Social rewards, or perks are nothing new - share this coupon with a friend, get 10% off. Refer a friend and £50 off your broadband subscription. More recently sites like Klout and PeerIndex have taken social rewards into the influence space. Based on your "score" pick up some free business cards, $50 to spend on Air B And B, get a free trial of some website (I've been offered all three of these through Klout - and have redeemed none of them by the way).
Earlier this year a friend and colleague - Andrew Grill, Australian business man extraordinaire launched Kred, offering a different perspective on the social influence scene - each user scored not just on "influencer" - i.e. how much people respect / talk about / tweet you, but also Outreach - how much you share and interact with the community.
Now Kred joins the ranks of Klout et al with a "perks" scheme of its own - Open Perks. Talking to Andrew he explained "Open Perks is different, because as a brand you get the data, and you can use that to build real relationships with influencers, rather than just giving them stuff".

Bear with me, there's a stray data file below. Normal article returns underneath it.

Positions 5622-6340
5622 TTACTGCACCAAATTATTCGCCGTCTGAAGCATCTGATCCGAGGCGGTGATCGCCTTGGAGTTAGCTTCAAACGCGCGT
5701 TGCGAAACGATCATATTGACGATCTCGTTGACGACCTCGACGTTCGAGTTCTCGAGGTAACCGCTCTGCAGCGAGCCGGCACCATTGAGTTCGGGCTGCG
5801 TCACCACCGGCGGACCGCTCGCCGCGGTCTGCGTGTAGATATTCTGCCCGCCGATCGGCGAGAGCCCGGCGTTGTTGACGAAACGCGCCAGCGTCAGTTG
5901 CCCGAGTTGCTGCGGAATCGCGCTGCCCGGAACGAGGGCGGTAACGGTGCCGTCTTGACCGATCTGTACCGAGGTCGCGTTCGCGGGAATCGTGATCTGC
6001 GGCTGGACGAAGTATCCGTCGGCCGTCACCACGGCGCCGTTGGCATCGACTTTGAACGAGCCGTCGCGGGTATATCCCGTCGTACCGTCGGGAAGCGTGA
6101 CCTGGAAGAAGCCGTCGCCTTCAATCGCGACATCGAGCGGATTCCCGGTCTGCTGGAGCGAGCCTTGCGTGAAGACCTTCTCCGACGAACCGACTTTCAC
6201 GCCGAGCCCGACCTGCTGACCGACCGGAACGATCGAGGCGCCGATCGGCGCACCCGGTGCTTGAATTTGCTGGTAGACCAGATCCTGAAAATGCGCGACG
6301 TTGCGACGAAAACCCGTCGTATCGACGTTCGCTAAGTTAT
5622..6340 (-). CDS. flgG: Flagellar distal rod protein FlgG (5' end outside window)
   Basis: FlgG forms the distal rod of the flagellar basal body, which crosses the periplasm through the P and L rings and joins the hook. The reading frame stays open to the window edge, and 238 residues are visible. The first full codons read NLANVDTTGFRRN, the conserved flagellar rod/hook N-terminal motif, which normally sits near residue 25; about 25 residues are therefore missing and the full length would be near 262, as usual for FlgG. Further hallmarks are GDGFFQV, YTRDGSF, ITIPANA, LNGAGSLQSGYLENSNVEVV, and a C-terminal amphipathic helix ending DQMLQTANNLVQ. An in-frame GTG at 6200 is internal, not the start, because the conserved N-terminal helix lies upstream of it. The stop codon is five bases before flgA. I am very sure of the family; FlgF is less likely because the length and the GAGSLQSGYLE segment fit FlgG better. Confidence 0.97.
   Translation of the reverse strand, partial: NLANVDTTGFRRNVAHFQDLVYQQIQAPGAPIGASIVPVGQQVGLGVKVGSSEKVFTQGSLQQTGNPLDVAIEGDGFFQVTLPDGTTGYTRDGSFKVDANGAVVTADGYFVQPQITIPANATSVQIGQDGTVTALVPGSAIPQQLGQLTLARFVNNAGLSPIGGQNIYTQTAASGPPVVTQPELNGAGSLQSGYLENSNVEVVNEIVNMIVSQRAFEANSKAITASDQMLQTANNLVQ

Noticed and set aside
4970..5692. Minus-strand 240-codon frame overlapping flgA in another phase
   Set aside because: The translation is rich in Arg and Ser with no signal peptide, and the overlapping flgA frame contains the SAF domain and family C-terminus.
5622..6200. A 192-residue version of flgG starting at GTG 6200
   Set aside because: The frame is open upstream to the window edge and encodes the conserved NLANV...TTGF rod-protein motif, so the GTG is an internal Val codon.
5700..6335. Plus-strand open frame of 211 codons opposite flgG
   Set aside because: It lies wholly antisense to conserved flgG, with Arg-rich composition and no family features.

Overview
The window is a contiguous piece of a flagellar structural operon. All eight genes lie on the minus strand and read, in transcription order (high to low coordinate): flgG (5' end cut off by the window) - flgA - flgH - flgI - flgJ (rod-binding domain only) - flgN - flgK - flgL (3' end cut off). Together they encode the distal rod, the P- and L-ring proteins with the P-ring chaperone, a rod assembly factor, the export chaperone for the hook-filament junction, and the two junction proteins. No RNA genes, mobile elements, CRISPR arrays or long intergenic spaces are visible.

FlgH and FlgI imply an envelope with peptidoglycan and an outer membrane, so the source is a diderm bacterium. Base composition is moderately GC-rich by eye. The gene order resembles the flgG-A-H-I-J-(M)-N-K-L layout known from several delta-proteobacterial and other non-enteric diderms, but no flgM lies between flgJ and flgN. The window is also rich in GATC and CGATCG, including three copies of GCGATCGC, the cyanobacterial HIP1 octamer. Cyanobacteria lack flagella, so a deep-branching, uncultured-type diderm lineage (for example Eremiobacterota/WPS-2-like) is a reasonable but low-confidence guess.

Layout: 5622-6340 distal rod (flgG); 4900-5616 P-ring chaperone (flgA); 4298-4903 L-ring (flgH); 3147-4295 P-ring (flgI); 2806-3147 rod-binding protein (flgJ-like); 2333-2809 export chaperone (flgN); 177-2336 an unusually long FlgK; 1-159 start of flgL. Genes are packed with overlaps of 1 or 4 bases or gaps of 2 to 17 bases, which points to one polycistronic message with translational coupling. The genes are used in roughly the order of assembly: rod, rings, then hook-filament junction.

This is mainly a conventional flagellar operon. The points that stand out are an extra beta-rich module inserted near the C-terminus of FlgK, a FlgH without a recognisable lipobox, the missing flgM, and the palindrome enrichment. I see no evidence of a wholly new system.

So this begs a question right? Giving people stuff based on a "score" that has been generated by an algorithm based on your twitterings of cat pictures, coffee cups and check ins to the same 3 places each week (again - all me!) - does it really reflect true influence?
I suppose the difficulty is that based on those three things you would assume I am influential about cats, coffee and church, and maybe on two accounts that's true - however my cat still is a much a mystery to me as the scores that go into any of these systems.
For more on Kred Open Perks, check out the little video I shot with Andrew at the #solisuk event - arranged by the lovely @GabrielleNYC - apologies for bad lighting and camerawork!